"Love's yoke which easy is and sure." Even his exile and his
prison he thanks.
"And thankéd be the fair castle wall
Whereas I whilcome looked forth and leant."
The King's Quair reminds us very much of Chaucer's work. All
through it there are lines which might have been written by
Chaucer, and in the last verse James speaks of Gower and Chaucer
as his "masters dear." Of Gower I have said nothing in this
book, because there is not room to tell of every one, and he is
not so important as some or so interesting as others. So I leave
you to learn about him later. It is to Chaucer, too, much more
than to Gower that James owes his music. And if he is grave like
Gower rather than merry like Chaucer, we must remember that for
nineteen years he had lived a captive, so that it was natural his
verse should be somber as his life had been. And though there is
no laughter in this poem, it shows a power of feeling joy as well
as sorrow, which makes us sad when we remember how long the poet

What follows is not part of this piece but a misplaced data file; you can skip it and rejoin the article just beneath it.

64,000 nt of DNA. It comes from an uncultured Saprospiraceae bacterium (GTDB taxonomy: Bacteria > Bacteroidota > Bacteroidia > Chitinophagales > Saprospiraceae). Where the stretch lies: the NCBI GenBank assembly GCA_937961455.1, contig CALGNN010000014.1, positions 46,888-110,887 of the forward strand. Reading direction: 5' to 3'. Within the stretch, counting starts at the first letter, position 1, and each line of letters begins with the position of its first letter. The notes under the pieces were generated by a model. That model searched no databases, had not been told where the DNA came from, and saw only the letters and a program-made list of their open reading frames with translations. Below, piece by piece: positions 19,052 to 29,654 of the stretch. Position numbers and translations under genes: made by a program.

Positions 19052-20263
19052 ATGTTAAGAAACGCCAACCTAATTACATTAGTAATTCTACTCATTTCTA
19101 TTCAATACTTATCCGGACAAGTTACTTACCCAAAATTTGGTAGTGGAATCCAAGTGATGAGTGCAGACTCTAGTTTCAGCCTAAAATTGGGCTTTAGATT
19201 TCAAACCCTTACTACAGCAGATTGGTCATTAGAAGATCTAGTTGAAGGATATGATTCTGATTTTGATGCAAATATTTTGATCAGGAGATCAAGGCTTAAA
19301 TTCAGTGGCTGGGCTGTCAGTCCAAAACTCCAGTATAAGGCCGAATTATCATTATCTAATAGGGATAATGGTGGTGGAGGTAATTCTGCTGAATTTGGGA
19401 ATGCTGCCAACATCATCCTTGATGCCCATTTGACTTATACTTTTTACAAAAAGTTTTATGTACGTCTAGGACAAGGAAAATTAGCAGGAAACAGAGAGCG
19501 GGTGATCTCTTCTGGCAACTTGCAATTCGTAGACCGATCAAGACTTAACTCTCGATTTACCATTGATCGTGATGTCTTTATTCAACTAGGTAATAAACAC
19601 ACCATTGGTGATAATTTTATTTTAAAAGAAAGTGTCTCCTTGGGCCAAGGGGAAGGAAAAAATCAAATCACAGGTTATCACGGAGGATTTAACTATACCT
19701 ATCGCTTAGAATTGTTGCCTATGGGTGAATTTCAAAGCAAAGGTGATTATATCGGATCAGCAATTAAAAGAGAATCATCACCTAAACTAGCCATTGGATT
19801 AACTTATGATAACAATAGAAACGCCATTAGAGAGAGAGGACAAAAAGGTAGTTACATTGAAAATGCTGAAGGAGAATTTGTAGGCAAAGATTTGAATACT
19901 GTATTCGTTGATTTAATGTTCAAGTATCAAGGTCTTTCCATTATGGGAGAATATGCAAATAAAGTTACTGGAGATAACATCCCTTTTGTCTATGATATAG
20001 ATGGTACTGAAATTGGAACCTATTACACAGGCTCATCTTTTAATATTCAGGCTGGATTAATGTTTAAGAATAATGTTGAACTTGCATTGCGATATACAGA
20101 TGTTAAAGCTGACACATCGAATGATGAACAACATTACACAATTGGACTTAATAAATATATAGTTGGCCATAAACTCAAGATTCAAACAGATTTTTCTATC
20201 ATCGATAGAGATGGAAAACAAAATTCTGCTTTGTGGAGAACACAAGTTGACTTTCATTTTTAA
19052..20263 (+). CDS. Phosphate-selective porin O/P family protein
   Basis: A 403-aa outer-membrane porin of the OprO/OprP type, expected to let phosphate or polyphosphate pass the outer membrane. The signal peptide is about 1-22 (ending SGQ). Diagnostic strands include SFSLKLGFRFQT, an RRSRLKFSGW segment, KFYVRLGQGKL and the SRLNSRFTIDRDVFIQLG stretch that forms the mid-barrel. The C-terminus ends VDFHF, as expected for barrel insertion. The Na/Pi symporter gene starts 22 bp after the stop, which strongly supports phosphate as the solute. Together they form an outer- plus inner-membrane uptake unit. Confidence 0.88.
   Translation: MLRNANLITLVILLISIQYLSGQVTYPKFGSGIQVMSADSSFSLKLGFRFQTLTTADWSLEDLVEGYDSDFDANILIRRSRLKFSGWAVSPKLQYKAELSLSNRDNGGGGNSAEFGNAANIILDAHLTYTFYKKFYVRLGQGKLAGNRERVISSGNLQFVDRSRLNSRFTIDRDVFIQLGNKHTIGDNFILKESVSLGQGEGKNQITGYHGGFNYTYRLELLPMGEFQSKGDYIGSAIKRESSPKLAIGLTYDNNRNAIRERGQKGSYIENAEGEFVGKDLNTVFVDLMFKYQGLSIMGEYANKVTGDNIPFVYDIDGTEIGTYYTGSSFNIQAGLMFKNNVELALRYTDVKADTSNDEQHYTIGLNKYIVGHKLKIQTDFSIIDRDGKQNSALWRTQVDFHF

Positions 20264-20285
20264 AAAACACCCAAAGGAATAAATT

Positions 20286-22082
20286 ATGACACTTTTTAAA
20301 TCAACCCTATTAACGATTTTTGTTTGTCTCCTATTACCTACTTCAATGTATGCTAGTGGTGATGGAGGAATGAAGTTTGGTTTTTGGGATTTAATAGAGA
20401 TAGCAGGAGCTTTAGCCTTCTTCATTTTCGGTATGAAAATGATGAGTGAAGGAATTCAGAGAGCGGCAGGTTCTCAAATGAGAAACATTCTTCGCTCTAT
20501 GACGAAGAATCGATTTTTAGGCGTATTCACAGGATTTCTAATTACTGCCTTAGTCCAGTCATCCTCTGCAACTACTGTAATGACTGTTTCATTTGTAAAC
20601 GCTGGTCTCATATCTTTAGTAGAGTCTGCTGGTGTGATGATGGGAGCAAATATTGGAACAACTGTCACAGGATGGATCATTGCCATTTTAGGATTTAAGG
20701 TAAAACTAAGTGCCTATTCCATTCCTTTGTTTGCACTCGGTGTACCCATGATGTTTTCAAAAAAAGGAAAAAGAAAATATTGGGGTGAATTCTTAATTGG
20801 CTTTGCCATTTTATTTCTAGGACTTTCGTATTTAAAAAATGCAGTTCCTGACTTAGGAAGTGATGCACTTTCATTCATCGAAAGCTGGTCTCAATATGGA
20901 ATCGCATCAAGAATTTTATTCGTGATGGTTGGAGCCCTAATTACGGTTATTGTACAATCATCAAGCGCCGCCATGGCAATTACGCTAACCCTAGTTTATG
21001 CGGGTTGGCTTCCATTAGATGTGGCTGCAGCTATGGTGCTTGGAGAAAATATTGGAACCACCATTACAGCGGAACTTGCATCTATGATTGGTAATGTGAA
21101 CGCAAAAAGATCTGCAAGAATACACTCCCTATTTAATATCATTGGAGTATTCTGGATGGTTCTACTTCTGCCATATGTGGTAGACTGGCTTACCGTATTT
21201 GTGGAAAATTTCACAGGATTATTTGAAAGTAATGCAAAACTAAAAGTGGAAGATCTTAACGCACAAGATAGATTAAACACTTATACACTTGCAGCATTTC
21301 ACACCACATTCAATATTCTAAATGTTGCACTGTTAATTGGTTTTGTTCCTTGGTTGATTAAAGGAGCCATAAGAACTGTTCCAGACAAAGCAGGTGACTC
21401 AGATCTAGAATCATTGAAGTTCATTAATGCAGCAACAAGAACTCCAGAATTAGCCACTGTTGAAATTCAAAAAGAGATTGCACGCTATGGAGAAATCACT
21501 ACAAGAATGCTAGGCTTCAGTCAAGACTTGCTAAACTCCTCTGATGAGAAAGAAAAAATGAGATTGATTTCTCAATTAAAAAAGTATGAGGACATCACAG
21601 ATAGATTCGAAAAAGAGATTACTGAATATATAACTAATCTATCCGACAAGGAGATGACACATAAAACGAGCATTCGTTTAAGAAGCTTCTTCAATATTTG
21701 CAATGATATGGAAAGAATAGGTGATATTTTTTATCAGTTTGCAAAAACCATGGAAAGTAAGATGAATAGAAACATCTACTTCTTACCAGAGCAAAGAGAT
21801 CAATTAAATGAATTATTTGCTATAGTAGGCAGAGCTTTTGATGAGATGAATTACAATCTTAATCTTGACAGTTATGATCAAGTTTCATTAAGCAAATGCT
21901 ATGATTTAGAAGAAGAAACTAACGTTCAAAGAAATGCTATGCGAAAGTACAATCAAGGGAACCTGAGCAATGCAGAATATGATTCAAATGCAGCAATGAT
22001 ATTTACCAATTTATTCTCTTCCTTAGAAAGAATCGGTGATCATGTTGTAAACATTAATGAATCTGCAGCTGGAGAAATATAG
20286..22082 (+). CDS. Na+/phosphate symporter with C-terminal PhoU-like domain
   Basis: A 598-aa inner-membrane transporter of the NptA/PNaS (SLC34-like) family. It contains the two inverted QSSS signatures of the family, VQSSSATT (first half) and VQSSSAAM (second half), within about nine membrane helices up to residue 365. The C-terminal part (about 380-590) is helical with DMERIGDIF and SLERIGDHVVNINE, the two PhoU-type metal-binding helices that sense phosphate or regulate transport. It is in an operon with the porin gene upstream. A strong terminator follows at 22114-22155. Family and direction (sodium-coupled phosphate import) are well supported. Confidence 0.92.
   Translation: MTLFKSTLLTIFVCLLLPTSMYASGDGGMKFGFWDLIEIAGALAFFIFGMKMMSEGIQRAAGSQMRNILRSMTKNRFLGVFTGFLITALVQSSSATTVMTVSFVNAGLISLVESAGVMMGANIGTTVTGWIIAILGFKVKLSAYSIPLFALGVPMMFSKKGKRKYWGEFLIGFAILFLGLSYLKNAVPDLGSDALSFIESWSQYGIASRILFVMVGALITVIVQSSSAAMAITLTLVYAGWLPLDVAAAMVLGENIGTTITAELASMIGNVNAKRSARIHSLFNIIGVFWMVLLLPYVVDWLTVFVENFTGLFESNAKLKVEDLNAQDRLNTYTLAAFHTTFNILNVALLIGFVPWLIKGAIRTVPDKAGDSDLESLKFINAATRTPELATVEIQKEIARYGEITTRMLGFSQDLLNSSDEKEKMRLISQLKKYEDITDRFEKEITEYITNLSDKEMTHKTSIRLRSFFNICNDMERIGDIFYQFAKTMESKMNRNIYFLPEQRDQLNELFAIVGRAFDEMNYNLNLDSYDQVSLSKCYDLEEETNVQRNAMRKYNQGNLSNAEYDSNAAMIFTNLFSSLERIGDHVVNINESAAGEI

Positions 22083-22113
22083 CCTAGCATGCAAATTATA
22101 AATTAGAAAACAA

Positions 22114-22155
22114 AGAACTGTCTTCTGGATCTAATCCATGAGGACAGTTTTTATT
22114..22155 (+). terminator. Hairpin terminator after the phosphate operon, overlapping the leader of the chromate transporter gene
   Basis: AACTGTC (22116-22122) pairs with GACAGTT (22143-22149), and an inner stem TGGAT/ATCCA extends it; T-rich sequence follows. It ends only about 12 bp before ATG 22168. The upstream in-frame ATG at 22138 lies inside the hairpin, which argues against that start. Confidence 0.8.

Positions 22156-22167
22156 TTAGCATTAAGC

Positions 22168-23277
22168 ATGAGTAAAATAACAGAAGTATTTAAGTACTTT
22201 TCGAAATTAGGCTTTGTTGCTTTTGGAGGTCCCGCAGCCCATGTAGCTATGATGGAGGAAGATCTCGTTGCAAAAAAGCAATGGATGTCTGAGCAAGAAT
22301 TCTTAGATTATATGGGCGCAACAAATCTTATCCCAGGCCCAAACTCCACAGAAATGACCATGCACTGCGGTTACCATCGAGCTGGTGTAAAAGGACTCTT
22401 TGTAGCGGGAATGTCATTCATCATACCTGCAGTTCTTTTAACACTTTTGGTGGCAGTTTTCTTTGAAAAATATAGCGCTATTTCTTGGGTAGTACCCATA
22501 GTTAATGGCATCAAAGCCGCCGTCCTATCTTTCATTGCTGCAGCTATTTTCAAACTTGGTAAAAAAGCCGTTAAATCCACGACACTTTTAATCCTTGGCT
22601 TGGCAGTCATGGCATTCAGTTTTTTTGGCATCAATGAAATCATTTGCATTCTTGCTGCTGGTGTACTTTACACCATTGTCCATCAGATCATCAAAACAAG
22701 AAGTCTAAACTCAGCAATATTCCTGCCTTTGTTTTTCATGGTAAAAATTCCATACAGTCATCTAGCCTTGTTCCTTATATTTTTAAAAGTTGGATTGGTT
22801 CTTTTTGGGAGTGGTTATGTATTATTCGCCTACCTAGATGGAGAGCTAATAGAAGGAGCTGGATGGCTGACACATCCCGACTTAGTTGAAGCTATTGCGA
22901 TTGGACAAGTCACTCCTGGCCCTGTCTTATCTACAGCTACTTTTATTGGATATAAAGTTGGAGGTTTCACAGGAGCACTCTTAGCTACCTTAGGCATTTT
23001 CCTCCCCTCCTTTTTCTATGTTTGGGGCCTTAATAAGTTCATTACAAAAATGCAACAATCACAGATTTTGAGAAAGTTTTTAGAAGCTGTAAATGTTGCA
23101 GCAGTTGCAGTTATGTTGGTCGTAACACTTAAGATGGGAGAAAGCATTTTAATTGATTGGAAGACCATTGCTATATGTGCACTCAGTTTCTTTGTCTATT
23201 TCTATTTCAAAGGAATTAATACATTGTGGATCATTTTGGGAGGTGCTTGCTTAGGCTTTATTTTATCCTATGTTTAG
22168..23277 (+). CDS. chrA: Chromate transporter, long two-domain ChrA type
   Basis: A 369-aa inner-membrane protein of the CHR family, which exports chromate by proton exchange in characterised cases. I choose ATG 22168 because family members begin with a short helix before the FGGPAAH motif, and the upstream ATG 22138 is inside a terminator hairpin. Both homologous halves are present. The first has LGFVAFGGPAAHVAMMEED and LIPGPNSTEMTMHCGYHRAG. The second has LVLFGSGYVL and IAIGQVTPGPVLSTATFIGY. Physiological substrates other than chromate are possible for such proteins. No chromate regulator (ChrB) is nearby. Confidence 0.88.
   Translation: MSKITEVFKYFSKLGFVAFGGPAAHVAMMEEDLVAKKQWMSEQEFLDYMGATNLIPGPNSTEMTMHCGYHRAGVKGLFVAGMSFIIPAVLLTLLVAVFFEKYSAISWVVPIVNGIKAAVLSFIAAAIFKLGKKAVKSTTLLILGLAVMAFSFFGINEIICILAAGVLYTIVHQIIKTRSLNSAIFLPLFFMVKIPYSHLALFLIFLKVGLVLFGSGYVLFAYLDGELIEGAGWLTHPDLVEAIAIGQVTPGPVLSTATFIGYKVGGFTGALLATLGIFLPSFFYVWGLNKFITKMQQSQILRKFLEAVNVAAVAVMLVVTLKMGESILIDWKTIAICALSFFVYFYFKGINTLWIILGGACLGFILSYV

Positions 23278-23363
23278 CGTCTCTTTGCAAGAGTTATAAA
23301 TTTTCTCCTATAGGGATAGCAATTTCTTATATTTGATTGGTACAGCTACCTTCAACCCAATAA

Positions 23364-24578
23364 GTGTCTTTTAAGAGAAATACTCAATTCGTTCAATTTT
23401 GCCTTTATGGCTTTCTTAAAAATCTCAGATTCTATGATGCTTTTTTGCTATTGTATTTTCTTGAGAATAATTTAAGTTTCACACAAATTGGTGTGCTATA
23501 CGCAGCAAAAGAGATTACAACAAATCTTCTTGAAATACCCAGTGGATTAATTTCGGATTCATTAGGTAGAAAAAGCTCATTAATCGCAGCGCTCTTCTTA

was shut away from common human life.
The King's Quair is written in verses of seven lines. Chaucer
used this kind of verse, but because King James used it too, and
used it so well, it came to be called the Rhyme Royal.
King James's story had a happy ending. A story with a happy
ending must end of course with a wedding, and so did this one.
The King of England, now Henry VI, was only a child. But those
who ruled for him were quite pleased when they heard that Prince
James had fallen in love with the beautiful lady of the garden,
for she was the King's cousin, Lady Jane Beaufort. They set
James free and willingly consented that he should marry his lady,
for  in this way they hoped to bind England and Scotland together,
and put an end to wars between the two countries. So there was a
very grand wedding in London when the lovely lady of the garden
became Queen of Scotland. And then these two, a King and Queen,
yet happy as any simple lovers journeyed northward to their
They were received with great rejoicing and crowned at Scone.